He added: “We want to help Bangladesh access such technology in which doctors should be able to practice simulation surgeries so that a doctor does not learn lessons practicing on a child’s eye. The first time you operate on a child you want to be perfect. And so they are doing wonderful to see what they are focused on.”
“The FEH is a state of the art – it’s got the latest machines, new hospital airflow technology to prevent infections, latest practice in how you walk through doors that prevents infection and many more latest technologies. We can orient local doctors on what is the next state of the art technology for them,” said Bob.
“Sometimes it’s not helpful to go from what you do now to state of the art technology because the jump is often too big. We can help doctors go from state of the art to the next state that is useful. We can also advise doctors on what new technology they should be looking for. And so helping them in this manner is more valuable than just saying here is the state of the art technology.”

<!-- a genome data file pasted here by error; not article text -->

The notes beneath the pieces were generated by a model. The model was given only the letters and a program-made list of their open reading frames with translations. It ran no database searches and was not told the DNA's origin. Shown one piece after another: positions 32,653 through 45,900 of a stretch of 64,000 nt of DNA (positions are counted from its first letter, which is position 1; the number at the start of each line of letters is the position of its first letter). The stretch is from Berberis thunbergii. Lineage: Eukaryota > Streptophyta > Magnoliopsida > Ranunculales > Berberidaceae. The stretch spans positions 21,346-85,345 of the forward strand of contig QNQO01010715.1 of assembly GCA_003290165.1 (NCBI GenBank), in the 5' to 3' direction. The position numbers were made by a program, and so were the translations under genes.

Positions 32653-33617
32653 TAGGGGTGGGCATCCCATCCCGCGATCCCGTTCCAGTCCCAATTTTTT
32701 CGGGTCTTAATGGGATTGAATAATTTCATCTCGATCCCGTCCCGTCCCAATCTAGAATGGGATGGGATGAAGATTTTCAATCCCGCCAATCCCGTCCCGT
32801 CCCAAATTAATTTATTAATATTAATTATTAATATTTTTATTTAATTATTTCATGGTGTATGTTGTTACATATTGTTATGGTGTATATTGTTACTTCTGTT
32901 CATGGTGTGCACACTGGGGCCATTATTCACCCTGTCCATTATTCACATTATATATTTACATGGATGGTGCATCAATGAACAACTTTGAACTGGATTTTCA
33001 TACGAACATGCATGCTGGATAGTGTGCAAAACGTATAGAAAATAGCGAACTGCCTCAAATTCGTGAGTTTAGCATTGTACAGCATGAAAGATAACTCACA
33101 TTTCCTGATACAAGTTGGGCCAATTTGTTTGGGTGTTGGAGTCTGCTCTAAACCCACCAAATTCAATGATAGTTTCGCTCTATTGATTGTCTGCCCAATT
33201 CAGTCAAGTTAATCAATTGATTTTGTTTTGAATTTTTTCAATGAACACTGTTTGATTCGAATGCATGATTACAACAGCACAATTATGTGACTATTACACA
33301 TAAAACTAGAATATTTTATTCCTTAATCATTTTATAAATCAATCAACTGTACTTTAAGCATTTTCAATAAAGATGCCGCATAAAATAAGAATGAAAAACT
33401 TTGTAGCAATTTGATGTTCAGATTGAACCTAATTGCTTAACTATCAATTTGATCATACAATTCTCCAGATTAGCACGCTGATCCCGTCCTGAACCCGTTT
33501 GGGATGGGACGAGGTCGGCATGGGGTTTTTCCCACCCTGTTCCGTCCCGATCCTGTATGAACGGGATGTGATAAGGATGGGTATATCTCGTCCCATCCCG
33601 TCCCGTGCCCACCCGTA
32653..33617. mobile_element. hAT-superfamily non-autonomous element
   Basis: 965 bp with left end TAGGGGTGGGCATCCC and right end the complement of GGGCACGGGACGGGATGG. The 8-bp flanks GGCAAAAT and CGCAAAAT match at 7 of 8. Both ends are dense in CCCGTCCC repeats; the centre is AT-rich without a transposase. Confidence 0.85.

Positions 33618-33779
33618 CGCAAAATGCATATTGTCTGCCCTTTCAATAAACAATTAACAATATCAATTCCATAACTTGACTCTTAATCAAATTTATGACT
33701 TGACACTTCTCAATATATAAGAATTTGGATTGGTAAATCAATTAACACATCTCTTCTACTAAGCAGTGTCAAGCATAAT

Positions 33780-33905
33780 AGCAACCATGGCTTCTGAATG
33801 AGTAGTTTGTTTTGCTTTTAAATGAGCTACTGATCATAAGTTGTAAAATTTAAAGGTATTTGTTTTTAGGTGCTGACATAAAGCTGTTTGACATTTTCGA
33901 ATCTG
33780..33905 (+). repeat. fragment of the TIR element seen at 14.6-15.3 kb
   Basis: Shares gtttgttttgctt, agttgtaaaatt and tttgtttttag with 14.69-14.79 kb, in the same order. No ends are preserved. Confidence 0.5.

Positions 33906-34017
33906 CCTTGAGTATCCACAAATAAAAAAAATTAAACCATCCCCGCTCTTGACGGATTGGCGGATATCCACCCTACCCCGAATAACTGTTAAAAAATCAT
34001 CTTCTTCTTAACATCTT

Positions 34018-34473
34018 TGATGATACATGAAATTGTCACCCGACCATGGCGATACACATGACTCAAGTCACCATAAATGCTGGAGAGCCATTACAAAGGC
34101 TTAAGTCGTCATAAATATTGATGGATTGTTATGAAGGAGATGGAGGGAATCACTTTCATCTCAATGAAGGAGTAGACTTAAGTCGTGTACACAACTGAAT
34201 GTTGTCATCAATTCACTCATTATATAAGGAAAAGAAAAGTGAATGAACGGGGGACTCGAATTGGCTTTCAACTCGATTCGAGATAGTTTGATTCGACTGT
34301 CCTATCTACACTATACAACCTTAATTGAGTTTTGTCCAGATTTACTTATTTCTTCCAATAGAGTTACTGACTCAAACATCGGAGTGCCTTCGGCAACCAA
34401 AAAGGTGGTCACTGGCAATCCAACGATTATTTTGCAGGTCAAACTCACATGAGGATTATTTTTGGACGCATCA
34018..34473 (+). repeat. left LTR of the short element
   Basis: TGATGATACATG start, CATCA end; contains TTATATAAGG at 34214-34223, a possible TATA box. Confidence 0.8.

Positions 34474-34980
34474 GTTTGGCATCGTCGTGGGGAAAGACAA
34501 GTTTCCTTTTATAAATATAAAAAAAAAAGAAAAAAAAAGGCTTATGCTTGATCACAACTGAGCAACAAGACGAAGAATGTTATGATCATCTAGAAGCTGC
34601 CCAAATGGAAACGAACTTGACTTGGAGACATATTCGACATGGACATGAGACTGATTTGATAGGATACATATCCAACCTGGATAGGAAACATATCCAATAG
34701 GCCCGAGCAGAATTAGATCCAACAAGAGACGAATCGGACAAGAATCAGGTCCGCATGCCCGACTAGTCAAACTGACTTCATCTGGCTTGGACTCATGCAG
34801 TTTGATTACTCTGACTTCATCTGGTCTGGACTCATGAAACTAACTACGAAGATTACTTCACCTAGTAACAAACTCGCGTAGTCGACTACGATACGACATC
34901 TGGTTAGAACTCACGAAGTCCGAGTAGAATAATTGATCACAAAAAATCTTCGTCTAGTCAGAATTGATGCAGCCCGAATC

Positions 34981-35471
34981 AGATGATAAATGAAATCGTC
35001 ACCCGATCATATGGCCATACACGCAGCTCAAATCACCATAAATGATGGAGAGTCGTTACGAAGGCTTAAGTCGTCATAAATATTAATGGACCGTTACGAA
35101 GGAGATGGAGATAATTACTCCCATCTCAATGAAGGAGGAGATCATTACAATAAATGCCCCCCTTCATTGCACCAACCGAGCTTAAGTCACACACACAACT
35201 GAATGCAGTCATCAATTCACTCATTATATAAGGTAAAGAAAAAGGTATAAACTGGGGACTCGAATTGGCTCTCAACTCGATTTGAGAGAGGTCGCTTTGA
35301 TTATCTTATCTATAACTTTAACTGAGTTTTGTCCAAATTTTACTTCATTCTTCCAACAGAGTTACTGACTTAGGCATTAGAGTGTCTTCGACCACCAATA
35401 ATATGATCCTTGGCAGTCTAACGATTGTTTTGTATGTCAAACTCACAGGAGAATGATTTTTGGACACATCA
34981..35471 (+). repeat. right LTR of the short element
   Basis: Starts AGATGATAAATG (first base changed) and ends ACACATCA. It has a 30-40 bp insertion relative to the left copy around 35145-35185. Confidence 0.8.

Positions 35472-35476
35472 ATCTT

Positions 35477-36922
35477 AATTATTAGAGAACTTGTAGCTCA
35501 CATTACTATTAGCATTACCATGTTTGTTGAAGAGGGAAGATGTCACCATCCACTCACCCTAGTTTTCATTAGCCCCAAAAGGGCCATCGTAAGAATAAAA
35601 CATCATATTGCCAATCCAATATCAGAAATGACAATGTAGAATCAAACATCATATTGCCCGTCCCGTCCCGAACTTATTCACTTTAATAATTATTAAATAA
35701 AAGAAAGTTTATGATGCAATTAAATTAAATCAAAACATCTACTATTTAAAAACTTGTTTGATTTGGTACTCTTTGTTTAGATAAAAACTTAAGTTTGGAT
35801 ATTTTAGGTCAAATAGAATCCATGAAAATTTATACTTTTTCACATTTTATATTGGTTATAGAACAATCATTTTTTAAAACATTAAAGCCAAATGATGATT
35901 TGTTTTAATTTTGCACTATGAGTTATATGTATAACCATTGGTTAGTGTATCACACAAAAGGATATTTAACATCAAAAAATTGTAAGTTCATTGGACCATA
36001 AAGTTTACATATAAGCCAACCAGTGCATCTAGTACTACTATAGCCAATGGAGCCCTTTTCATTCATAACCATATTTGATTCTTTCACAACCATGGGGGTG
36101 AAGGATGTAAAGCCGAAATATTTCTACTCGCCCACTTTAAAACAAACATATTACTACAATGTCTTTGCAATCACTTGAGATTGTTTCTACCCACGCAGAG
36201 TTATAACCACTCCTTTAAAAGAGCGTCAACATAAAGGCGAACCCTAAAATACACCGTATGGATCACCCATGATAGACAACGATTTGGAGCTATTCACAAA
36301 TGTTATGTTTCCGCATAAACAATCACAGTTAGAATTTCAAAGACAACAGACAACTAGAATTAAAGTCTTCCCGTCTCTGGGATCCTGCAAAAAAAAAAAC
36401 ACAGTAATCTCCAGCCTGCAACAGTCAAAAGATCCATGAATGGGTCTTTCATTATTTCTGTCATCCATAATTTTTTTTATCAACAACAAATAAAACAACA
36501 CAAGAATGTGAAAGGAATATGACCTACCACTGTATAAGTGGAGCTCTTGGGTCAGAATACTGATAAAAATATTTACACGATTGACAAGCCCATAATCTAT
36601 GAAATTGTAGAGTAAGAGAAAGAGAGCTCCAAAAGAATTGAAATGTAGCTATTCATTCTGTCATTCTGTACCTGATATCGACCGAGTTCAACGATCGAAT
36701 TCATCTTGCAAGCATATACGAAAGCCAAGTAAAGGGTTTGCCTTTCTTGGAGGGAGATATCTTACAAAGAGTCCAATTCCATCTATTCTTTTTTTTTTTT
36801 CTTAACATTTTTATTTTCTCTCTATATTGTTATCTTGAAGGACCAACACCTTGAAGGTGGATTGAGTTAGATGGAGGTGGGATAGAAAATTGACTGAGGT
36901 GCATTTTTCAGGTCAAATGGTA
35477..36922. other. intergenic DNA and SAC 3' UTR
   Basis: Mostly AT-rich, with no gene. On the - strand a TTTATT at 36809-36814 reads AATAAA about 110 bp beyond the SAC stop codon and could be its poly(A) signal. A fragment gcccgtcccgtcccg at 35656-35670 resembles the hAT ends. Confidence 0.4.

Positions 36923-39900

“The reason I am saying this is that sometimes state of the art technology comes with bill for consumables and support that’s not affordable. And so you want to be able to do state of the possible and consumables that are long lasting. What we do is we bring in biomedical technicians and people who are experienced in repairing machines.”
Bob added: “We don’t want to go back to a country where a piece of equipment is broken and nobody is able to repair it. We want to ensure that they can maintain the equipment and keep it running optimally. So I am in favour of a sustainable development – bring capabilities that are long lasting, that would help people in the long run.” [IDN-InDepthNews – 16 March 2018]
Photo: John Bob Ranck, Chief Executive Officer and President at Orbis International. Credit: Naimul Haq | IDN-INPS